Up the stairs was an open area in the house that hadn’t yet been finished by the construction workers.


Lieutenant Lord had gotten far ahead of me. I found him speaking to an old man and his family. He, his military age son, his wife, and some children were herded into a single small room where everyone could be watched at the same time.


“We’re not going to be dicks about it,” he had said, and he lived up to his promise. The family was treated with utmost respect. The old woman blew kisses at us. The children smiled. This was not a raid.

I stepped into the room and noticed a picture of the moderate Shia cleric Ayatollah Sistani on the wall. It suddenly seemed unlikely that this family was hostile. Still, someone in the house had locked and loaded on patrolling American soldiers.

“We have tight relationships with some of the people whose sons are detainees,” Lieutenant Colonel Wilson A. Shoffner had told me earlier. “They don’t approve of their children joining Al Qaeda or the Mahdi Army. The support for these groups really isn’t that high.”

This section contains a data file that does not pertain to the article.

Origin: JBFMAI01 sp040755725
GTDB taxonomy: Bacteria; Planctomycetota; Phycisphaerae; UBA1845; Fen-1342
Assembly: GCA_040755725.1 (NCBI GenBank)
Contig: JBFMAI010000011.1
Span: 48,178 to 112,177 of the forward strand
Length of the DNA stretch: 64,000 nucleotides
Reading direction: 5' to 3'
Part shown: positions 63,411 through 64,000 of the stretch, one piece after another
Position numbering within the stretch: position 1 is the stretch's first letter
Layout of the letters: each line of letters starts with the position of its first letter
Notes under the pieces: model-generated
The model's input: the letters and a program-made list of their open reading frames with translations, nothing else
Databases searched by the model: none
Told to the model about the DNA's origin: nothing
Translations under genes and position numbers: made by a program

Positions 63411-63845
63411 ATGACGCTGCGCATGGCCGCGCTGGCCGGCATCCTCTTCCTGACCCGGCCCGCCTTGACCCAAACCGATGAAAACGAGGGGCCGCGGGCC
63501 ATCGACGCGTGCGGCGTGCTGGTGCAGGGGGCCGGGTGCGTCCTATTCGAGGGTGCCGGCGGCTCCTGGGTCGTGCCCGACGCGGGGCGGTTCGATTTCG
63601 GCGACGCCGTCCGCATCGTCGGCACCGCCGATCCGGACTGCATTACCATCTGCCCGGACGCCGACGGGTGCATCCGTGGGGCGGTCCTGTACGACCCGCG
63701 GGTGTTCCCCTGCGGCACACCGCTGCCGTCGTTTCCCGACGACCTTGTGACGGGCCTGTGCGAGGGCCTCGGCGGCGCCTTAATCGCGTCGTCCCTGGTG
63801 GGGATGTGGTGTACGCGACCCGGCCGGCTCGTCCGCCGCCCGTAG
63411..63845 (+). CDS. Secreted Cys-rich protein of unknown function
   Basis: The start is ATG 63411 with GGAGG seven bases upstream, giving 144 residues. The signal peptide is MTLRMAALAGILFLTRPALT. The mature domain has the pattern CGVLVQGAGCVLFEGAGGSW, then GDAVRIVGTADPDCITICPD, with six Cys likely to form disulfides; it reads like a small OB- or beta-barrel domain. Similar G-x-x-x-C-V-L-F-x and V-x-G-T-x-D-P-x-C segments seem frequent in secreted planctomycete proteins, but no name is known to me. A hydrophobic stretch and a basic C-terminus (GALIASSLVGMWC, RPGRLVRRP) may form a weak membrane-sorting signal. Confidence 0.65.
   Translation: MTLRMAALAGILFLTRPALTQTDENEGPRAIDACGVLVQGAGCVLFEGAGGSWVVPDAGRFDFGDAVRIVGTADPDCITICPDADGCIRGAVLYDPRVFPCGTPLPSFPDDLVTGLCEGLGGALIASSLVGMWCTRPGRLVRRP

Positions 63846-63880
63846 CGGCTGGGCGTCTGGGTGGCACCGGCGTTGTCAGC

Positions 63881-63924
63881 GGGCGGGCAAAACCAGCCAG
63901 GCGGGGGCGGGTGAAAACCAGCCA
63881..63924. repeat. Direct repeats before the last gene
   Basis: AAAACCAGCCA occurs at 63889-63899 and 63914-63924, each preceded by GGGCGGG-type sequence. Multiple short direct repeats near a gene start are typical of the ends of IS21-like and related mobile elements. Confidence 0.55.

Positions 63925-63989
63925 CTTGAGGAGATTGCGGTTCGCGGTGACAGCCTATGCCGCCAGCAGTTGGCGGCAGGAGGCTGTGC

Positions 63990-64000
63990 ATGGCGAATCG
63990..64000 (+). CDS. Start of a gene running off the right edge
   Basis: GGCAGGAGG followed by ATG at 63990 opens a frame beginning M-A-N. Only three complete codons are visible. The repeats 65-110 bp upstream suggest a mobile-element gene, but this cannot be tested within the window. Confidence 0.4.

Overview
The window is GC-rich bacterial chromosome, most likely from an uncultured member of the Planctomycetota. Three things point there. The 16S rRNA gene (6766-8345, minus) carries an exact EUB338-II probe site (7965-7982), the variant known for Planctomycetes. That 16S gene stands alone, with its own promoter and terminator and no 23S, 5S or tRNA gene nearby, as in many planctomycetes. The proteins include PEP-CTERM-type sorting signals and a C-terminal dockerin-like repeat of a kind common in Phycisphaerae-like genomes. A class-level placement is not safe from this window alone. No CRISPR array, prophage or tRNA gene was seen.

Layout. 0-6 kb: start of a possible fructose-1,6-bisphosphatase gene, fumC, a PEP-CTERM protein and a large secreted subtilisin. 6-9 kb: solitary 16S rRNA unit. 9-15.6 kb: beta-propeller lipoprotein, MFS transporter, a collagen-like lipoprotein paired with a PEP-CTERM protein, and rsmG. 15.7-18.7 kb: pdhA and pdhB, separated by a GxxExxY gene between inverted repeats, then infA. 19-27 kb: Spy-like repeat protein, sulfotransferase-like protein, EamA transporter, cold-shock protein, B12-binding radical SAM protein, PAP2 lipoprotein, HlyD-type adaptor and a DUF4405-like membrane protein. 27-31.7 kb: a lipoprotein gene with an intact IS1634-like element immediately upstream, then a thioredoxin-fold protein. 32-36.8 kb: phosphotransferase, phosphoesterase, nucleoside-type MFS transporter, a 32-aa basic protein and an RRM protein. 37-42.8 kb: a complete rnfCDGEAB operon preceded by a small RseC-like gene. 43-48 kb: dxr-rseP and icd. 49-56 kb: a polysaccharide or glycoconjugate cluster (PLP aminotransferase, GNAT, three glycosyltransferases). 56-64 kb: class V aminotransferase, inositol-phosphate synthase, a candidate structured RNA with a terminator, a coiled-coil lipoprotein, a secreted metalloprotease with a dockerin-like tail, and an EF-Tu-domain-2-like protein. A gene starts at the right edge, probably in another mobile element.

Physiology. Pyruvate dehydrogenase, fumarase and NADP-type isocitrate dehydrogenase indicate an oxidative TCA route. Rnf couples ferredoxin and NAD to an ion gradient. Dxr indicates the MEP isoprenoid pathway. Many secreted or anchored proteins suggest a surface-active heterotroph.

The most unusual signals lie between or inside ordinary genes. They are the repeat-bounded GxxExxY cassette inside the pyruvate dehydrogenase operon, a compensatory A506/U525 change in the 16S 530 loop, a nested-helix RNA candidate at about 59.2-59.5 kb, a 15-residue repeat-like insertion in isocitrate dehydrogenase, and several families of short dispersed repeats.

Perhaps the man’s son was the one who had locked and loaded.

The old man handed Lieutenant Lord an AK-47. The lieutenant pulled out the clip.

“Do you have any more guns,” he said. Our Lebanese interpreter translated.

“I have only one gun,” he said. “I am an old man.”

“I have a pistol,” said the man’s son.

“If you go down into Adhamiyah do you take your pistol with you?” said the lieutenant. Adhamiyah is a Sunni-majority area, and this family was Shia.

“No,” he said. “Of course not.”

“Someone here locked and loaded on me when we did a foot patrol along the river a while ago,” Lieutenant Lord said. “Who was it?”

The old man laughed. “It was me!” he said and laughed again. He couldn’t stop laughing. He even seemed slightly relieved. “I thought it might have been insurgents! It was dark. I couldn’t see who it was. All Americans are my sons.”